GN: We don’t usually have a fixated process when it comes to these typefaces. Usually dependent on its style and what characters can be traced from the remnants. We obviously start with the letters that are on the signs then work out derivable letters (ie. O -> Q, C -> G, etc.) then based on research of form and type style, historical era, etc. to make informed conjectures for the other letters and numerals. Oftentimes, even the ones that are included in the remnants would still need to undergo adjustments and reworks to fit the nature and fundamentals of the new medium. As a whole, it’s quite a speculative design process.
HS: How do you decide what piece to convert into a font? When do you know it’s done?
GN: As a team, we collect all these beautiful typographic remnants all the time. We have our library of materials, from wandering the streets of Saigon and taking photos of ghost type, collecting old books and prints, to just simply mining from the Internet and social media. While doing that, we would pick out things that are, firstly, inspire us visually. Other criteria would then involve, such as whether the typeface offers anything “new” or “interesting” to experiment with. For example, I was in love with the diacritic (dấu) placement of the type on Ben Thanh market’s signs, and that was the motivation.
One thing about self-initiated projects is that there’s no deadline. Designing & releasing typefaces is quite similar to making art, like a painting or a sculpture, in the way that you don’t usually have a particular deadline. And so to the type designers, it rarely ever feels “done”. If you stare at some details for some time you’ll always find things you want to nudge and if the longer you look at your work the more you’ll find it imperfect. At least that’s for me. I guess something is “done” for me when I start feeling like I’m okay with sharing this with people and I probably should move on doing something more interesting.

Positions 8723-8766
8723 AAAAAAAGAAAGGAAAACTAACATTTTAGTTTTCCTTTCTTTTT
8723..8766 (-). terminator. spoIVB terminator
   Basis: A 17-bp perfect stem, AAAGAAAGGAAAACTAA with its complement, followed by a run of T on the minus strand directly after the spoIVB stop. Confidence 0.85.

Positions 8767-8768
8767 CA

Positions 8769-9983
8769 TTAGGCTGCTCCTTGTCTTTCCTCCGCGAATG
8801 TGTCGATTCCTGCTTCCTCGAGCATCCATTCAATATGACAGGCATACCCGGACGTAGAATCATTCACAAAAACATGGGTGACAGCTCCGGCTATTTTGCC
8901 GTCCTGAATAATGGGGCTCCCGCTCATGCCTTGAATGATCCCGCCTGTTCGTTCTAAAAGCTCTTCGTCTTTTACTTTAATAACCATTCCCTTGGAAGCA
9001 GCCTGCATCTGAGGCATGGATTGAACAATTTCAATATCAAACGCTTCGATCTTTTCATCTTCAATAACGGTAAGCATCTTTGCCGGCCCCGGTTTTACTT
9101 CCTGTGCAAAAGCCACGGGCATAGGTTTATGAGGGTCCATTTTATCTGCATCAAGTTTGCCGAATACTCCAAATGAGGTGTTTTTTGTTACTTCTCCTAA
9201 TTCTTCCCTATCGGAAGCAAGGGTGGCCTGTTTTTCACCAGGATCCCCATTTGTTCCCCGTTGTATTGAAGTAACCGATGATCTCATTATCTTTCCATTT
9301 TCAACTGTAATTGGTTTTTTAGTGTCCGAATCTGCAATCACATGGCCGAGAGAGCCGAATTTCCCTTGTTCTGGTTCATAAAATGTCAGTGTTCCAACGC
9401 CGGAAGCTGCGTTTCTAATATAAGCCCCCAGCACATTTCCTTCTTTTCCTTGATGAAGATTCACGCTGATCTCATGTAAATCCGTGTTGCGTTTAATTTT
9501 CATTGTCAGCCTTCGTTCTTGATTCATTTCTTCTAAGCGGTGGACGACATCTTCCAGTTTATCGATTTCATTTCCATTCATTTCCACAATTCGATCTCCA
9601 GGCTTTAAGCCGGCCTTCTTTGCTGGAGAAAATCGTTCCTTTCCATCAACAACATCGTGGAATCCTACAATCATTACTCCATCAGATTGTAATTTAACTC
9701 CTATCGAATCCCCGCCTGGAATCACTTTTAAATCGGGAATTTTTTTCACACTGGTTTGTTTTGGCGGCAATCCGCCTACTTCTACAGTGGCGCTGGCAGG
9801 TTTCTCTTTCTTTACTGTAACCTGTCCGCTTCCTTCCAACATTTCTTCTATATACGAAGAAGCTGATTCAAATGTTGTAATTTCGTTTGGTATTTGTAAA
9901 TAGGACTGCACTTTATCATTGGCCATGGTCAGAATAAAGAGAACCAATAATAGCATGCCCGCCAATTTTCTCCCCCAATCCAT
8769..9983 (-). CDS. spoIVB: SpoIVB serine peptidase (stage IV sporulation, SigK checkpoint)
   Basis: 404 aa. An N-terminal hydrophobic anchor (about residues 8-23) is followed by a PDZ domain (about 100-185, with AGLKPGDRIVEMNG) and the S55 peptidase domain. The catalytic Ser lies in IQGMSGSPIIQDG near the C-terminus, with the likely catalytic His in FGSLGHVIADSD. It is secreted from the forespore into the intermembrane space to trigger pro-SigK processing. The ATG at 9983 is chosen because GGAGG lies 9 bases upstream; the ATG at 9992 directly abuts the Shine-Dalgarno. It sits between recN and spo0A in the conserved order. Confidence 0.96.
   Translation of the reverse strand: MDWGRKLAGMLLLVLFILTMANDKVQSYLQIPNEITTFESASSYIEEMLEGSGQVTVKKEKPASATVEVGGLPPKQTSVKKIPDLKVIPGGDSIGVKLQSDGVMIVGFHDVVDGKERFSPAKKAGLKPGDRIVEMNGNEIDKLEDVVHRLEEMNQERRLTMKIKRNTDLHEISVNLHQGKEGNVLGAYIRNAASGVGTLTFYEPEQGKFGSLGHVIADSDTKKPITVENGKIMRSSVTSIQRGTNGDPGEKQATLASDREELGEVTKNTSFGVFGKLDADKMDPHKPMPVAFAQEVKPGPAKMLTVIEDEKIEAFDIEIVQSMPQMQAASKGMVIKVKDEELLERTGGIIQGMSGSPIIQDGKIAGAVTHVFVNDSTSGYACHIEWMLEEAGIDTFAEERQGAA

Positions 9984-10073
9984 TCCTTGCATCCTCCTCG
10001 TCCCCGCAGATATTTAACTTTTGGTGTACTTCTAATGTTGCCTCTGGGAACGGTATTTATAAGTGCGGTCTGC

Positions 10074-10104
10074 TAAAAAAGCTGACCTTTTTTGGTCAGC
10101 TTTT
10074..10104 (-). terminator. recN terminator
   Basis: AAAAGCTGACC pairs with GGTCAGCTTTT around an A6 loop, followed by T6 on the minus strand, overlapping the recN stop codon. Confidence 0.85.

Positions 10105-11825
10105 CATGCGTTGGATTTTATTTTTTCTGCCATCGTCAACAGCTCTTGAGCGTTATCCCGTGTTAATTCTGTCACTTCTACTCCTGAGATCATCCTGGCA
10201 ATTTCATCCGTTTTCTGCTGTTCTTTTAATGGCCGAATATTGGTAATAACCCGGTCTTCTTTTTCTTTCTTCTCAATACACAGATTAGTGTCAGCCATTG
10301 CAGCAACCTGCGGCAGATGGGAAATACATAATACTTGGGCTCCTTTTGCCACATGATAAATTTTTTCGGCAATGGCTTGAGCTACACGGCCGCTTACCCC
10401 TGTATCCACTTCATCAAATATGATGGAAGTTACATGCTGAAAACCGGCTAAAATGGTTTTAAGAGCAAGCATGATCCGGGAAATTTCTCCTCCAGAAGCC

Republish Talk & Pop-Up at VCCA, Hanoi
HS: How has COVID 19 impacted your business and what have you done to sustain yourself through this?
GN: Many of our clients are in the entertainment and hospitality industry and got hit quite hard, and that subsequently affected us. One day we woke up with no more contracts to work on. Our team managed the social distancing week fairly well though. We utilized new tools to keep our conversations and discussions live like we were still in the same room. Things still get done. Less work means we had more time to finish up stuff on the shelf, particularly Republish. We are getting new contracts now so hopefully, we will slowly resume a sense of normalcy.
HS: Do you have any advice for young designers?
GN: Work hard. Don’t get comfortable with what you’re doing, always try to learn and experiment with new things. If you don’t find yourself learning new things all the time, you’re probably not growing.
HS: Can you recommend 5 books/films/agencies/campaigns that have inspired you?
● (fiction) Invisible Cities (Italo Calvino)
● (design) White (Kenya Hara)
● (typography) Designing Type (Karen Cheng)
● (misc) The Book of Probes (Marshall McLuhan, David Carson)
● (misc) On Bullshit (Harry Frankfurt)
Particularly for this project, I have to state that 2 magnificent sources of inspiration for me are the Facebook groups Saïgon Chợ Lớn Then & Now and the blog I Love Typography (ILT). One is filled with tidbits of Saigon’s history and the other is basically a massive resource for type nerds and history buffs. I also have great respect for Tim Doling (Saïgon Chợ Lớn Then & Now’s admin & main contributor) and John Boardley (ILT’s founder & writer). I can definitely swear by their publications as well.
HS: What are you listening to right now?
● Gorillaz’s Song Machine singles – can’t wait for the full album
● African Express’s EGOLI album
● Tame Impala’s The Slow Rush album
● Childish Gambino’s 3.15.20 album
● Phoenix and the Flower Girl’s Greenhouse album
● Glass Animals’ Quarantine Covers on Youtube